The relationship between the amounts of products and reactants in a chemical reaction can be expressed in units of moles or masses of pure substances, of volumes of solutions, or of volumes of gaseous substances. The ideal gas law can be used to calculate the volume of gaseous products or reactants as needed. In the laboratory, gases produced in a reaction are often collected by the displacement of water from filled vessels; the amount of gas can be calculated from the volume of water displaced.
    • 10.6: Gas Mixtures and Partial Pressures
      The pressure exerted by each gas in a gas mixture is independent of the pressure exerted by all other gases present. Consequently, the total pressure exerted by a mixture of gases is the sum of the partial pressures of the components (Dalton’s law of partial pressures). The amount of gas in a mixture may be described by its partial pressure or its mole fraction. In a mixture, the partial pressure of each gas is the product of the total pressure and the mole fraction.
    • 10.7: Kinetic-Molecular Theory
      The behavior of ideal gases is explained by the kinetic molecular theory of gases. Molecular motion, which leads to collisions between molecules and the container walls, explains pressure, and the large intermolecular distances in gases explain their high compressibility. Although all gases have the same average kinetic energy at a given temperature, they do not all possess the same root mean square speed. The actual values of speed and kinetic energy are not the same for all gas particles.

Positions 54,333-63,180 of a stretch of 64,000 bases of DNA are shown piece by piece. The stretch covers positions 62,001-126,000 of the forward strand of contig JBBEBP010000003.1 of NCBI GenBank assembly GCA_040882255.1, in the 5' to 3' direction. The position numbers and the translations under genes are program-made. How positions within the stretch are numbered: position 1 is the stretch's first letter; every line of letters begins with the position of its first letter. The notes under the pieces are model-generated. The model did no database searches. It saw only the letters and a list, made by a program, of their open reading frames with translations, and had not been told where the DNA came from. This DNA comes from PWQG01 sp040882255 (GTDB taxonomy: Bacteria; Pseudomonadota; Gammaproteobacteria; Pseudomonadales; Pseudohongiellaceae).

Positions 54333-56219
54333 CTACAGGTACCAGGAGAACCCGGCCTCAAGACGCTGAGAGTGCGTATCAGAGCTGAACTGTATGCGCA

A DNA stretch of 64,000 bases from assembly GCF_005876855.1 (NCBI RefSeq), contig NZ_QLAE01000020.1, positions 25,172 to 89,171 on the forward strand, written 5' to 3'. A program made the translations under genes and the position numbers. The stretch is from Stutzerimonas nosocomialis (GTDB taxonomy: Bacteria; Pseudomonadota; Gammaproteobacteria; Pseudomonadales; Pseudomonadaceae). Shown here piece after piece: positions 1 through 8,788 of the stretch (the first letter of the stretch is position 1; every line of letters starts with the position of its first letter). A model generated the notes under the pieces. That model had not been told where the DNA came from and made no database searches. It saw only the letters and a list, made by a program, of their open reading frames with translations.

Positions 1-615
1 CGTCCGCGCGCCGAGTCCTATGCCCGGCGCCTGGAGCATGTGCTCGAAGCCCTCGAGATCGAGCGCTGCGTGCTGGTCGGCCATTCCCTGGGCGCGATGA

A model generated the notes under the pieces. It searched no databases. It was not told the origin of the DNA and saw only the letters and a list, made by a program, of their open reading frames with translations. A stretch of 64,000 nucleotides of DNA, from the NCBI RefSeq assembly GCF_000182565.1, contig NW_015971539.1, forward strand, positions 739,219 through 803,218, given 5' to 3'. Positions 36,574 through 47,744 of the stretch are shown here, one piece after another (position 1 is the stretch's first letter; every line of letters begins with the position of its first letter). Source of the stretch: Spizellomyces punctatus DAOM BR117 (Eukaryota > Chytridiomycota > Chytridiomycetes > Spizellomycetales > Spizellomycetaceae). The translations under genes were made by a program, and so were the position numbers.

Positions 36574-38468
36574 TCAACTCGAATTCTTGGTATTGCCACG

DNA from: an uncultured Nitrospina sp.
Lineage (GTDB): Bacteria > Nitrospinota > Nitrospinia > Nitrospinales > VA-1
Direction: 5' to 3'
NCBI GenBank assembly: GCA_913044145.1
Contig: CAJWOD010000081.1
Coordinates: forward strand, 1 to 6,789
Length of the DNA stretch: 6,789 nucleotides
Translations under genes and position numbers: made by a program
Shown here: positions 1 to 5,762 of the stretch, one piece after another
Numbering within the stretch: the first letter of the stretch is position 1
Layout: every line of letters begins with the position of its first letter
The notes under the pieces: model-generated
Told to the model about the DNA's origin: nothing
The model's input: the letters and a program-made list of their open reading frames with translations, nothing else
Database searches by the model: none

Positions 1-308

• 10.8: Molecular Effusion and Diffusion
      Diffusion is the gradual mixing of gases to form a sample of uniform composition even in the absence of mechanical agitation. In contrast, effusion is the escape of a gas from a container through a tiny opening into an evacuated space. The rate of effusion of a gas is inversely proportional to the square root of its molar mass (Graham’s law), a relationship that closely approximates the rate of diffusion. As a result, light gases tend to diffuse and effuse much more rapidly than heavier gases.
    • 10.9: Real Gases - Deviations from Ideal Behavior
      No real gas exhibits ideal gas behavior, although many real gases approximate it over a range of conditions. Gases most closely approximate ideal gas behavior at high temperatures and low pressures. Deviations from ideal gas law behavior can be described by the van der Waals equation, which includes empirical constants to correct for the actual volume of the gaseous molecules and quantify the reduction in pressure due to intermolecular attractive forces.
    • 10.E: Exercises
      These are homework exercises to accompany the Textmap created for "Chemistry: The Central Science" by Brown et al. Complementary General Chemistry question banks can be found for other Textmaps and can be accessed here. In addition to these publicly available questions, access to private problems bank for use in exams and homework is available to faculty only on an individual basis; please contact Delmar Larsen for an account with access permission.
    • 10.S: Gases (Summary)

    Thumbnail: Motion of gas molecules. The randomized thermal vibrations of fundamental particles such as atoms and molecules—gives a substance its “kinetic temperature.” Here, the size of helium atoms relative to their spacing is shown to scale under 1950 atmospheres of pressure. (CC BY-SA 3.0; Greg L).

    10: Gases is shared under a CC BY-NC-SA 3.0 license and was authored, remixed, and/or curated by LibreTexts.